WALKING ACROSS EGYPT By Clyde Edgerton Algonquin Books of Chapel Hill. 217 pp. $14.95

Seventy-eight-year-old Mattie Rigsbee "walked into the kitchen, turned on the light and saw through the window that the eastern sky was dark red. It was her favorite time of the day. She stepped out onto the back step. It was cool ... People thought that time never stood still, except in Joshua when the sun stood still; but she knew that for a minute before sunrise when the sky began to lighten, showing dark, early clouds, there was often a pause when nothing moved, not even time, and she was always happy to be up and in that moment; sometimes she tried to stand perfectly still, to not move with time not moving, and it seemed that if she was not careful, she might slip out of this world and into another."

This quote gives the flavor and reach of Clyde Edgerton's prose in "Walking Across Egypt," but doesn't show how wonderfully funny his book is. In the space of this short novel, Mattie Rigsbee decides she's too old to keep a dog -- she's "slowing down" -- goes shopping for caskets with her friend Pearl (they decide to wait for the new "stainless" models to arrive), assumes charge of the "Lottie Moon" missionary collection at her church, has one embarrassing accident and is rescued by Lamar, the dogcatcher, whose nephew Wesley writes from the Young Men's Rehabilitation Center:

"Dear Lamar: I want you to try to get me out of here If you can sign this thing they'll put me in your Custedy ... They will put us in a solatary confinement room if we mess up. They done had me in there twice and I didn't do a thing ..."

I can't think of anything I've read quite like "Walking Across Egypt." Ambitious writers -- Robert Stone and Graham Greene among them -- have written about contemporary Christian saints but not many writers have dealt, fondly, with the life of an ordinary Christian believer. Mattie has two (alas, unmarried) children. There's Robert, who runs the Convenient Food Mart, and Elaine, who with a Bible in her hand once told her: " 'Mother, it is wonderful literature. There are beautiful stories all through it, and that's a wonderful achievement, a wonderful monument even, a monument to humanity, but Mother that's all it is ...' "

"Mattie had been horrified. It was as if Elaine had died and someone had returned in her place.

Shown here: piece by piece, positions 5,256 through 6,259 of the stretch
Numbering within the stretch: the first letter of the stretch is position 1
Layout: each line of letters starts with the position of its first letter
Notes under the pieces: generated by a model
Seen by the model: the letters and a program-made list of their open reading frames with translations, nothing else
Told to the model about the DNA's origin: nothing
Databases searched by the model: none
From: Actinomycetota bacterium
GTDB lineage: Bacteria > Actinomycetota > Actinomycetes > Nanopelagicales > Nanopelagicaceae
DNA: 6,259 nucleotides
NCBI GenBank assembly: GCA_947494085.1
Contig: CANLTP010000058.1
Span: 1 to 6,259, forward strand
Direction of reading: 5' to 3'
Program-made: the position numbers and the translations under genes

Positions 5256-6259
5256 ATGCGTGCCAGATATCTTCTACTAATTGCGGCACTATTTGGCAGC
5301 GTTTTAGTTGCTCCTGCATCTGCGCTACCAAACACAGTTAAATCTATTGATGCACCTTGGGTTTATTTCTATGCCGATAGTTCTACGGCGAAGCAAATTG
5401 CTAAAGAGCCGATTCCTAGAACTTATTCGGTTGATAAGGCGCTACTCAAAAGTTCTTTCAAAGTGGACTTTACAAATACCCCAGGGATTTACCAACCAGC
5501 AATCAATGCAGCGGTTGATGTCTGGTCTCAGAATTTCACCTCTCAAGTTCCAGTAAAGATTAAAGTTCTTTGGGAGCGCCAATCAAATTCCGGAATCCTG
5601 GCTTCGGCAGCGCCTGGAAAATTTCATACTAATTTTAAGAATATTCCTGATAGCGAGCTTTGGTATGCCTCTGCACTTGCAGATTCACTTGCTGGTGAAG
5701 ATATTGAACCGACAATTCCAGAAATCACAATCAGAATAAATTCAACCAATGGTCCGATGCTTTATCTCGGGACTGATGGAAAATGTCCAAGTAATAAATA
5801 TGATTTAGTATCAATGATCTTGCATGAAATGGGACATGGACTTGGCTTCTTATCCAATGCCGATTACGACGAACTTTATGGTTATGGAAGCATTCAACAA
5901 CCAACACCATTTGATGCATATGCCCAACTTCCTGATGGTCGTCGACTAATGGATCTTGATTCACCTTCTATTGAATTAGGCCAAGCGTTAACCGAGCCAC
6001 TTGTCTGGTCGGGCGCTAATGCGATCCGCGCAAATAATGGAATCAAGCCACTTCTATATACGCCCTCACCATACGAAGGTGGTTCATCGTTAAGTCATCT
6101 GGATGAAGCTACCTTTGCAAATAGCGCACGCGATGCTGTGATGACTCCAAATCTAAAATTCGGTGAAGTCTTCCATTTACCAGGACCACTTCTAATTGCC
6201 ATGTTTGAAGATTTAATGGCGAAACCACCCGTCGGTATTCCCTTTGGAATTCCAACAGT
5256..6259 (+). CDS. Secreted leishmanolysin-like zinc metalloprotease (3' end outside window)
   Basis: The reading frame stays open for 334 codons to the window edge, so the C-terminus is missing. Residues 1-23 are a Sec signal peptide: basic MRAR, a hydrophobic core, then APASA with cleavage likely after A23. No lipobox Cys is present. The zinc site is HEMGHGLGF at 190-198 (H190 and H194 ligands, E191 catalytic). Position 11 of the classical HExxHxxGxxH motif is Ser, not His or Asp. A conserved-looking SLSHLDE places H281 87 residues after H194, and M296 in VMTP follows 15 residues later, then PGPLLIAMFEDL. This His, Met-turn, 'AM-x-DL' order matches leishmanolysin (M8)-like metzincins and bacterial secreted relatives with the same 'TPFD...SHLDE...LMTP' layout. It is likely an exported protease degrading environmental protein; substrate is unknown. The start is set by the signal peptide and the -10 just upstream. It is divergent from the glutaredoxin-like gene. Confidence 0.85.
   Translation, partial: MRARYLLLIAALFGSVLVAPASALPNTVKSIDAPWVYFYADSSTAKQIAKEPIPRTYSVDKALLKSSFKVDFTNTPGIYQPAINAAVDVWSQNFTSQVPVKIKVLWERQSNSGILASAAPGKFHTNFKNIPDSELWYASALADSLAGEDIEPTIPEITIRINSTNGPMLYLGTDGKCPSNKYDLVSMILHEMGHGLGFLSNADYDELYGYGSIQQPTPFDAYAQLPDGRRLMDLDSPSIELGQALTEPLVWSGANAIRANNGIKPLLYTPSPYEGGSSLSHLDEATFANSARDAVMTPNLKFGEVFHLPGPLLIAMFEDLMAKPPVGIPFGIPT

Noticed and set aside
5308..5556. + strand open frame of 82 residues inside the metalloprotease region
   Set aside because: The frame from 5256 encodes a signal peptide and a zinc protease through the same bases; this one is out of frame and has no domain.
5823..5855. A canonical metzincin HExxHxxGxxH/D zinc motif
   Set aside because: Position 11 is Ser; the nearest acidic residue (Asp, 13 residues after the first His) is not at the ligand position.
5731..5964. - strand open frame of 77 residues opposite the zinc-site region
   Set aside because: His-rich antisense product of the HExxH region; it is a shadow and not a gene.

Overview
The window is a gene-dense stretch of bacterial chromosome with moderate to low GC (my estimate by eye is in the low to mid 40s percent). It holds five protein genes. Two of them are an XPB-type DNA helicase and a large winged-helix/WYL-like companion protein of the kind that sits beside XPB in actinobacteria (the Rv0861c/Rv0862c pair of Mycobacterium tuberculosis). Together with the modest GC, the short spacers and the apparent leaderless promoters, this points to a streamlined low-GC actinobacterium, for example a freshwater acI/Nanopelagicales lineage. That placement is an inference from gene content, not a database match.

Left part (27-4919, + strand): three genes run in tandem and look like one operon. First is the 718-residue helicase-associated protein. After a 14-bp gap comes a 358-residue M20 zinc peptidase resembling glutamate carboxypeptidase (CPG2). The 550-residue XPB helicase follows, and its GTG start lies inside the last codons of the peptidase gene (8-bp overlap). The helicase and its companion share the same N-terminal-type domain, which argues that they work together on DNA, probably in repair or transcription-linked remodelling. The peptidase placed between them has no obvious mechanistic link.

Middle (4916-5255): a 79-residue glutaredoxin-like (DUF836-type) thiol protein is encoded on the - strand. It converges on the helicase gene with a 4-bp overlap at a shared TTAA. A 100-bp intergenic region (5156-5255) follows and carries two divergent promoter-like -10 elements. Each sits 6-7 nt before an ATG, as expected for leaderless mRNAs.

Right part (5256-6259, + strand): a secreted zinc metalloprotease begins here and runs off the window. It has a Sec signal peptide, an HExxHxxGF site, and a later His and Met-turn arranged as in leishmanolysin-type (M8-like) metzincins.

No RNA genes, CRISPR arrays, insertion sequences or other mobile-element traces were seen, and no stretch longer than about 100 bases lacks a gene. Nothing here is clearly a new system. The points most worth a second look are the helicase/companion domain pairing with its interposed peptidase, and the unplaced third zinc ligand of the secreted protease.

" 'To think otherwise,' said Elaine, 'I would have to be untrue to myself and I refuse to do that. You wouldn't want that, would you?'

"To have a child think she was being true to herself and untrue to God was a magnificent and terrible problem."

Most of Mattie's theological observations are a good bit homier. One night her empty house seems especially empty: "Well, after all was said and done, after all was said and done, she had Jesus. She would always have Jesus. But. But it wasn't his way to come in and keep you company. You couldn't cook for him."

And how she cooks: biscuits and corn bread and butter beans, chowchow, pork chops and creamed potatoes, pound cake and apple pie -- "solid, the apples held together with a cold solid filling. It was thick, with a faint hint of sparkling sugar on the crust."

When Mattie returns from the rehabilitation center where she took the hapless Wesley a meal, her friend Pearl asks why. She replies:

" 'It hit me in Sunday School this morning for some reason. The scripture about the least of these. You know: 'When you've done something for the least of these my brethren, you've done it for me.' I thought that maybe if I took a piece of cake and pie out to that boy it would be like taking it to Jesus.'

" 'Was it?'

" 'Well, I don't know. I never took no food to Jesus.'

" 'Did it seem the same?'

" 'No. He didn't look like Jesus, or talk like him.'

" 'Well, you wouldn't expect him to if he stole a car.' "

Yes, Wesley escapes and, yes, he looks Mattie up and if I say one word more or quote another quote I'll be spoiling your laughter for the sake of recapturing mine.

Some will call "Walking Across Egypt" a regional novel, and in a sense it is. It is deeply rooted in a particular people, a place you could get in your car and find. In this precise sense, much of the best American fiction is regional.

Clyde Edgerton's book is brilliant, brief and kind. The reviewer is the author of the novels "Nop's Trials" and "The Man Who Made the Devil Glad."